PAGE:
Renovations on classic, neo-Gothic buildings can be expensive. STEVEN LEE/THE VARSITY

Hart House is seeking donations to help fund a full renovation of the Arbor Room, located on the building’s south side, including an accessible entrance. The renovation is part of an effort to increase Hart House’s accessibility, which has already included adding a ramp on the east side facing Queen’s Park.

Hart House Warden John Monahan explained that when the Arbor Room’s last food provider’s contract expired, renovation plans were already in place due to the floor sloping “dramatically towards the centre of the room.” According to Monahan, around the time of that contract expiry, Hart House was undergoing an accessibility review, which recommended more accessible entrances to the building.

“The Arbor Room, being so important and integral to the house, being at the front of Hart House really, right there on Hart House circle, that had always been dependant upon stairs, and therefore was not accessible to everybody,” said Monahan. “So since we were going to be repairing the Arbor Room anyway, we took the opportunity to expand the work to look into the feasibility of creating an accessible entrance into the Arbor Room.”

Monahan said that renovations on classic, neo-Gothic buildings can be expensive. Hart House receives roughly half its operating budget from student ancillary fees and roughly half from business revenue, including room rentals, catering, weddings, and fundraising.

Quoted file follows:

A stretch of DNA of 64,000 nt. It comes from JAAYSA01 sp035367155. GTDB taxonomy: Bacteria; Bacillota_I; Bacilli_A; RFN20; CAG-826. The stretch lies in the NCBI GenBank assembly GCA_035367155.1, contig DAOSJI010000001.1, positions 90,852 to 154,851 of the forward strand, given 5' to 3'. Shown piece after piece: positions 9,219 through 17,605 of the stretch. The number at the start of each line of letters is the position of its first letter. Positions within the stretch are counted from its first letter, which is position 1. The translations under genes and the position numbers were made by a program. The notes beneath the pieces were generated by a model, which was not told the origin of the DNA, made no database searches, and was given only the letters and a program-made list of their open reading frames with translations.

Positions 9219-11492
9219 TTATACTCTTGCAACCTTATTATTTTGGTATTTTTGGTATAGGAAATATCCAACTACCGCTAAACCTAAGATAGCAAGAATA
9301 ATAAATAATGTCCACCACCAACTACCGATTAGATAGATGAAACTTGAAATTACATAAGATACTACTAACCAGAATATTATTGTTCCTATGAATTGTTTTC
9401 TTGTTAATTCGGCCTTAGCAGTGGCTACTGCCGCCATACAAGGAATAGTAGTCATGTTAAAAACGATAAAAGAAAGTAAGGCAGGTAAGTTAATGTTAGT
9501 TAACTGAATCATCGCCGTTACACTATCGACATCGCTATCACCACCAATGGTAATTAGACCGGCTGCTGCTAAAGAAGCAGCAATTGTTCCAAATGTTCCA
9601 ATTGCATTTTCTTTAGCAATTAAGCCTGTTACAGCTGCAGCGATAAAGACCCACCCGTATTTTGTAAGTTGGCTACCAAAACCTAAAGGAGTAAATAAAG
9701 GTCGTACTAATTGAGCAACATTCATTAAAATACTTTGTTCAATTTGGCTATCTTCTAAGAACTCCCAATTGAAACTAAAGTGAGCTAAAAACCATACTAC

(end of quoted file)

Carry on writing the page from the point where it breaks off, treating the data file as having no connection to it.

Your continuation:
“There are donors, we believe, that share our commitment to making spaces like Hart House more accessible for everybody,” he said. “We would rather have that money to spend on accessibility than have to depend upon the revenue provided by student ancillary fees. We’d rather put that money towards supporting the programs and activities that students really associate with Hart House.”

Students and community members can donate online. The donation page references “maintaining the heritage character of the building” while making it more accessible. Hart House will be working closely with the university’s property management and capital projects departments, recruiting engineers, architects, environmental assessors, and heritage consultants to assist in designing the new entrance.

“100 years ago, people didn’t have the same appreciation or same approach to accessibility as they do now. So we certainly don’t want to sacrifice accessibility at the altar of historical authenticity,” said Monahan. “At the same time, we don’t want to in any way mar the entrance to Hart House with a design that is going to fight with the heritage character of the rest of the building or the other buildings at the university for that matter.”




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